As the first Friday of the new month, it’s time the market turns its attention towards the latest US jobs report.
Monthly increases in new jobs have been getting smaller in recent months, prompting some economists to argue the US labour market and US economy are stalling a bit, perhaps as a result of fresh local COVID flare-ups and lockdowns.
Friday’s number “should be interesting”, says Russ Mould, investment director at AJ Bell, with a disappointing number potentially sparking another stock market wobble.
“With no sign of any follow-up fiscal stimulus package from Washington DC, despite multiple calls from the Federal Reserve, markets will be concerned that the US recovery may stall,” said Jeffrey Halley, market analyst at Oanda.
“A poor number on Friday will amplify those fears and could set markets up for a weak finish to the week.”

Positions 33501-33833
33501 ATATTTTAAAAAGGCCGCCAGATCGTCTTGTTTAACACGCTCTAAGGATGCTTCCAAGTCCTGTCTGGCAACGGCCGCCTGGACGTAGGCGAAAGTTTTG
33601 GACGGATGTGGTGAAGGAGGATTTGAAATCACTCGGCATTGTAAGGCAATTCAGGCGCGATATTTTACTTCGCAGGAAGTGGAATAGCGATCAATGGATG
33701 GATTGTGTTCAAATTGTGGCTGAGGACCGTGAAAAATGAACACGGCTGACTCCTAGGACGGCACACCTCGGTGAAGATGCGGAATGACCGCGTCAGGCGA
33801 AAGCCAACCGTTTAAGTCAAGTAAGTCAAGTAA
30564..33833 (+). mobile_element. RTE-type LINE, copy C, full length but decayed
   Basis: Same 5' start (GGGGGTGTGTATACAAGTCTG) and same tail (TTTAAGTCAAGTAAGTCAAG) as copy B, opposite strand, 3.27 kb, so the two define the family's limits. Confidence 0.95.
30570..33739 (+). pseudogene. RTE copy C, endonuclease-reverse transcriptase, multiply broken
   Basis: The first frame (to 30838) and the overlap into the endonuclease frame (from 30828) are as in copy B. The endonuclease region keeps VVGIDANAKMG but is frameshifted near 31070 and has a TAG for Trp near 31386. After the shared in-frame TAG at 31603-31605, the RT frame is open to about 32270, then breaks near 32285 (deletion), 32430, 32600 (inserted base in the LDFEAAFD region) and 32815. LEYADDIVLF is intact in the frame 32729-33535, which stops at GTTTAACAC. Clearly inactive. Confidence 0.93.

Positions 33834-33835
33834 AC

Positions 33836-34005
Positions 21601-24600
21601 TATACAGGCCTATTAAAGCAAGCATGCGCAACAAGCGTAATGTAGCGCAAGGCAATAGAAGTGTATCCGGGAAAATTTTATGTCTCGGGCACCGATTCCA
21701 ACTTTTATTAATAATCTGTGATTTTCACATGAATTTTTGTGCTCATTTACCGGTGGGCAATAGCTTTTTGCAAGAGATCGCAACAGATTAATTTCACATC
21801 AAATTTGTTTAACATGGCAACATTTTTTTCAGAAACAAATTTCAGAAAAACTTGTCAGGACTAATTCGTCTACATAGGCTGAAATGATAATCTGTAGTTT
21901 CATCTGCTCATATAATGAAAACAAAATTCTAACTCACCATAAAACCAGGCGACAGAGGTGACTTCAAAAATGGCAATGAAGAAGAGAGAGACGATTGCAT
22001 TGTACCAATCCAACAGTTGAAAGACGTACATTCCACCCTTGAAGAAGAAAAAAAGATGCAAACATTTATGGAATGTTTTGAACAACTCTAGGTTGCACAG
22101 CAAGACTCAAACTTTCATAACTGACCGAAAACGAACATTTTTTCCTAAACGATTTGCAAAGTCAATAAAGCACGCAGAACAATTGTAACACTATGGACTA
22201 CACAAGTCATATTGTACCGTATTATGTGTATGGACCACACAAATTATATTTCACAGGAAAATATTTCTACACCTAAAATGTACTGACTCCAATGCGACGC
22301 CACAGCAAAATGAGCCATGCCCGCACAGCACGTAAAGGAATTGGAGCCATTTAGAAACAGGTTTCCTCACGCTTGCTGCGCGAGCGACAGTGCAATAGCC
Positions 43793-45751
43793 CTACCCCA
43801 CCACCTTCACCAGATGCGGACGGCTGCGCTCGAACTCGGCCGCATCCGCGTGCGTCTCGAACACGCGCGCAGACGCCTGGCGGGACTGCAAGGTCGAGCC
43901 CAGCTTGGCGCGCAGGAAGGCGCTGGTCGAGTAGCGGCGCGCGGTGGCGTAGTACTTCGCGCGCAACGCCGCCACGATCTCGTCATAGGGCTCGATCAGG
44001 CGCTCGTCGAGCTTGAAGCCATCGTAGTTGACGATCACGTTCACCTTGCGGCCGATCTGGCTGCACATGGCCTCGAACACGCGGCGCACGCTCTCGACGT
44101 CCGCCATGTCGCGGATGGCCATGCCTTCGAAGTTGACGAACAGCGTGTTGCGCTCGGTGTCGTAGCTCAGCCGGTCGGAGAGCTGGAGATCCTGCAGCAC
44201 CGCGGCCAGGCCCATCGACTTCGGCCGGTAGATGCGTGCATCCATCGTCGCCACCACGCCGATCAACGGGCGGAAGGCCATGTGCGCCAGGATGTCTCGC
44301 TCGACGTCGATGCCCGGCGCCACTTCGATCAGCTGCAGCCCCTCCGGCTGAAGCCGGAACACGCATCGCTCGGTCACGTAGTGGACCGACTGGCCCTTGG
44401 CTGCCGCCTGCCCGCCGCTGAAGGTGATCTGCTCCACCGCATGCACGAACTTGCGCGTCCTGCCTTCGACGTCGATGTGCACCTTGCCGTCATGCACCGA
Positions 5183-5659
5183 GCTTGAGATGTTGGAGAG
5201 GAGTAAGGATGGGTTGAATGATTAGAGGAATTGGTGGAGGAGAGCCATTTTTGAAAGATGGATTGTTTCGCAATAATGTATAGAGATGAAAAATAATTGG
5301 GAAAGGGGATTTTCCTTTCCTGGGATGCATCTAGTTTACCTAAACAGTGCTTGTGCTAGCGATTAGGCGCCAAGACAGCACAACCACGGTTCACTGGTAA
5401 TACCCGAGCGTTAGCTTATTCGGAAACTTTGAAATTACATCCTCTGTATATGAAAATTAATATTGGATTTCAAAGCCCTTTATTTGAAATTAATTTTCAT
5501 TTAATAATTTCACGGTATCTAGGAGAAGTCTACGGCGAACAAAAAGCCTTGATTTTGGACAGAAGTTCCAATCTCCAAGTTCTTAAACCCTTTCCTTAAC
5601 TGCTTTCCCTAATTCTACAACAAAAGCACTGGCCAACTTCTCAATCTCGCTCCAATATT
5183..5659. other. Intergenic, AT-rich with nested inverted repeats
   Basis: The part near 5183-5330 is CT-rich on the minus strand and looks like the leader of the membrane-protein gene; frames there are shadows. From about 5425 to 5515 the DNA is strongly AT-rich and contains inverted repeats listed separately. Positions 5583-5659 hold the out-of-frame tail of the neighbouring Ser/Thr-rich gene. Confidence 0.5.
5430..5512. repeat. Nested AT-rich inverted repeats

Since April’s loss of 20.8mln jobs was recorded, with an unemployment rate of 14.7%, the US economy has clawed back 10.6mln jobs in the next four months, although the pace of recovery has been slowing.
August’s initial reading came in at 1.37mln new jobs, with the unemployment rate dropping to 8.4% from 10.2% in July.
The consensus forecast for September’s non-farm payrolls is 850K, with the unemployment rate easing to 8.2%.
For deeper nuance, Mould pointed out that while the headline US unemployment official headline rate is 8.4%, the U6 rate, which covers not just unemployed workers but those who are working part-time when they would like a full-time job as well as so-called discouraged workers who have ceased to look for a post, is gathering increased amounts of attention, falling from 22.8% in April to 16.5% in July and 14.2% in August.
This may be a better indication of how many Americans are on the breadline and struggling to make ends meet, Mould said.
Significant announcements expected on Friday 2 October:
Economic data: US non-farm payrolls, US unemployment, US Michigan consumer sentiment